I have studio space with two looms, a stationary bike and a Nordic Track, plus a load of quilting and sewing stuff.  And I have a small room that closes off just for carding and spinning wool.  This, because the fibers that get loose make dear husband sneeze horribly.  He’s allergic.

Over the years we amassed stereos, music recordings in various forms, and more computers.  I also inherited Irish linens for a table acres larger than mine, sterling silver, and my father’s kilt and plaid–the whole nine yards.  There’s a Celtic harp and two guitars as well.  Something tells me we’re going to put ourselves on the map with Craigslist over the next couple of years.

 

 

How to detach from all this?

This will be tough to let go of.  It will be nearly 30 years we’ve lived here.  That  is a lot of stuff.  It will be harder to let go of things we’re firmly connected to, such as tools for my dear husband.  I’ll be able to keep my spinning wheel, but not my floor looms–they’re too big.  Ouch!

Then there’s all our history.  The guitars we used to play, and my harp, just don’t get used any more.  All the books and records we’ve amassed will need new homes.  We can probably get the tunes and tales most important to us online again if we need them.  It’s a new world.  Our old stuff just won’t fit.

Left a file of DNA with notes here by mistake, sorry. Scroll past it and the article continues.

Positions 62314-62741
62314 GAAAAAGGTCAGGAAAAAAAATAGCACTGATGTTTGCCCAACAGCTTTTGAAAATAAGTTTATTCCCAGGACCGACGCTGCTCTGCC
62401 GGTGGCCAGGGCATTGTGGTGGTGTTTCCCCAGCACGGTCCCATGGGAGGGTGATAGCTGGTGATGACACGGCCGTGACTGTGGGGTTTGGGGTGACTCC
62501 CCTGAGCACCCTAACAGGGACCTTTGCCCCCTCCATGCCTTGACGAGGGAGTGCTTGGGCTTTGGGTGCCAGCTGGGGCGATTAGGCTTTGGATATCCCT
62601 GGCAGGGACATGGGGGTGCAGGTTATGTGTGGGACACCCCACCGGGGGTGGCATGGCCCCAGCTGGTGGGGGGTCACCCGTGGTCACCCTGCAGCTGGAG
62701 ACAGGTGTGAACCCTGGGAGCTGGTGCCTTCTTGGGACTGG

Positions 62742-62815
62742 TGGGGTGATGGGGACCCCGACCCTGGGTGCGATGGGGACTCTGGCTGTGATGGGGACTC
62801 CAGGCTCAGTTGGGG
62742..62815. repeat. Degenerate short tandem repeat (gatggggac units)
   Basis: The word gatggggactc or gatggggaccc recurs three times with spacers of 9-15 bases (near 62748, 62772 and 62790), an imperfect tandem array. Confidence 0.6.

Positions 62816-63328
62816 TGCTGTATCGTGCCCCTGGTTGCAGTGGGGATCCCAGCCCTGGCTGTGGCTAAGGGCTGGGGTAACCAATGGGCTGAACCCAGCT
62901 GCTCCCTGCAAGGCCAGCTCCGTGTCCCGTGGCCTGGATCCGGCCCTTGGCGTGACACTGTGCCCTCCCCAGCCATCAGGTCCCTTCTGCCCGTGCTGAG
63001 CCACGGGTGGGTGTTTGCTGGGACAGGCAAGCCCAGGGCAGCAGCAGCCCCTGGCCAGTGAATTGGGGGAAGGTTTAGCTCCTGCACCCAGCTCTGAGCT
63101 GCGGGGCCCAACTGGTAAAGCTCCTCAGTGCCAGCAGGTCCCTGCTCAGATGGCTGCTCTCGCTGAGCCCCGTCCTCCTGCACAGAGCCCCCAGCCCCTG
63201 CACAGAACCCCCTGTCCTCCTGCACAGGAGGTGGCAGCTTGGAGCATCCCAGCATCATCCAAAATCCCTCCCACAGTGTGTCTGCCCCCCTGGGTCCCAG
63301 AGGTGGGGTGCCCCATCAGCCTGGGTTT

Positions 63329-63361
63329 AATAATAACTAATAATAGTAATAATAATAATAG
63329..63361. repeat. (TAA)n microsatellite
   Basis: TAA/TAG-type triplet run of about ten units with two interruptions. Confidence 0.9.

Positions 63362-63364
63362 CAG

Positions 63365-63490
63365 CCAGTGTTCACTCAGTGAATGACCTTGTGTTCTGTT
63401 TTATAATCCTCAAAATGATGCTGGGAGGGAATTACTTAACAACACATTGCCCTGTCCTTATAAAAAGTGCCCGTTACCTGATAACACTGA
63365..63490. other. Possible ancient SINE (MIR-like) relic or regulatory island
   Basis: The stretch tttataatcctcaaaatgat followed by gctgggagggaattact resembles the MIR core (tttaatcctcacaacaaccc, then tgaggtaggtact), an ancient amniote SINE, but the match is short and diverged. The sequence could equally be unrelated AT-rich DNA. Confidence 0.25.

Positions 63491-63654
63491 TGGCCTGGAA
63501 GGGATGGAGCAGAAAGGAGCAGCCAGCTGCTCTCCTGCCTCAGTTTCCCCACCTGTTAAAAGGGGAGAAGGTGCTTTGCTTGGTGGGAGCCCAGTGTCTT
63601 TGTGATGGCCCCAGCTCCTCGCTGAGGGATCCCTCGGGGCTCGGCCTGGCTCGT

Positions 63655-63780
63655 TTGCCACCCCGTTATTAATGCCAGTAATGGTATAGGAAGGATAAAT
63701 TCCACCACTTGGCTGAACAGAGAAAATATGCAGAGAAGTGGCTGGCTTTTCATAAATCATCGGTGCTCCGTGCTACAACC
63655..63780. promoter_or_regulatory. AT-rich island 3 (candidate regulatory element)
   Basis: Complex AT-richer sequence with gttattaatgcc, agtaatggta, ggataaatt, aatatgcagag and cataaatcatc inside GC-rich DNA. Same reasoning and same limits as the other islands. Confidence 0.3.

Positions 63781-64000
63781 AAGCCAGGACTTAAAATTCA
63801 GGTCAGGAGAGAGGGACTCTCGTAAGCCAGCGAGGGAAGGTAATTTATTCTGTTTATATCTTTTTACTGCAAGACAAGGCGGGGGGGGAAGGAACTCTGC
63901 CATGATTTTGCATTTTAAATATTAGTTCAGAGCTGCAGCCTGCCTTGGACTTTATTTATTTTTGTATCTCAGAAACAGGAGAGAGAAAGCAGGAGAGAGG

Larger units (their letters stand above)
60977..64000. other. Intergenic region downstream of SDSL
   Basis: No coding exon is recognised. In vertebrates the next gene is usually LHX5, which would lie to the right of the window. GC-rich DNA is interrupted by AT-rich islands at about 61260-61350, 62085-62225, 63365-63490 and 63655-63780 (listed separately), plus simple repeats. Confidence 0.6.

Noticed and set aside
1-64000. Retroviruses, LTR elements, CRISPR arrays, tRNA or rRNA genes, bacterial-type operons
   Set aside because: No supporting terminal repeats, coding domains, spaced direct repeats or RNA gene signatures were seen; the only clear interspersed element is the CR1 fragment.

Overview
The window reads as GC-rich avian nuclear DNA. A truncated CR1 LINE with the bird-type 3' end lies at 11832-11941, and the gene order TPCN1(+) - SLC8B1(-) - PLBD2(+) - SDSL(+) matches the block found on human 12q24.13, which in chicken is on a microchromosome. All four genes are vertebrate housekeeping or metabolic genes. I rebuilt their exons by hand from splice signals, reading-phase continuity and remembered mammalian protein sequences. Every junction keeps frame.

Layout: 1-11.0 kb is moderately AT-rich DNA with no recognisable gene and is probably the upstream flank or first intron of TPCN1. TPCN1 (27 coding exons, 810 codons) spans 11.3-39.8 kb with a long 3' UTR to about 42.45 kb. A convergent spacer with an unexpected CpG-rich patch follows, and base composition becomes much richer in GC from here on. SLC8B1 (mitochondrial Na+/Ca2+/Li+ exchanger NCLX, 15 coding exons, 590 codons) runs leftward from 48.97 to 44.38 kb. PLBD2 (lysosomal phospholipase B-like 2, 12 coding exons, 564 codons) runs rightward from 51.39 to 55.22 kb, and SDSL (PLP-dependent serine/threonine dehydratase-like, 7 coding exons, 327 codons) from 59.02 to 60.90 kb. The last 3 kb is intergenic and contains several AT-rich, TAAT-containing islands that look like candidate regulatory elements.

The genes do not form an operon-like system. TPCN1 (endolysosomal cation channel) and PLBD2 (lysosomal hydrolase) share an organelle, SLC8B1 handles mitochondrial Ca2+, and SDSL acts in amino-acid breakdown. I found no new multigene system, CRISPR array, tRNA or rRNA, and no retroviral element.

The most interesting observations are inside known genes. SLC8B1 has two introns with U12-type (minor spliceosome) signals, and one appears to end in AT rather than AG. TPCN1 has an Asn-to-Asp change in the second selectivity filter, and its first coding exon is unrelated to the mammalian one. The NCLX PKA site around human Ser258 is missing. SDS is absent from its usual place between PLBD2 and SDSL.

I guess we’ll have to keep our eyes on the prize, concentrate on the benefits of a simpler life. We really do need to have a smaller place, that doesn’t take as much work to keep up.  A place like that won’t keep the budget redlined, either, so we might have some extra for fun.

Here goes nothing!

Frankly, it’s overwhelming to think about right now.  My approach will be sort of archeological, removing layer upon layer.  I’ll leave the tools to dear husband, though.

We will let go of the musical instruments we haven’t played in years, the pile of old computers, all the stuff that just sort of collected.  To be honest, I’d just as soon toss the loose photos too.  There are organized albums already.  This stuff is like shed hair.  It used to be part of us but we don’t need  it around any more.

What the heck–it’ll be an adventure, figuring out how to rehome our good stuff and palm off the rest to the transfer station as cheaply as possible.  Even if we  weren’t thinking of moving, some downsizing would be a good thing.  And best of all, this doesn’t have to wait.  I can start it any time.  Wish me luck!

Any thoughts on whether you might downsize?

P.S.  Don’t miss out on the SMART Goals Tracking Sheets from my post about SMART Goals recently.  Click below for your free set!

The realization dawns that our current home is not sustainable for us long term. We need downsizing from our collections of past interests to fit our coming situation: retirement.The realization dawns that our current home is not sustainable for us long term. We need downsizing from our collections of past interests to fit our coming situation: retirement.The realization dawns that our current home is not sustainable for us long term. We need downsizing from our collections of past interests to fit our coming situation: retirement.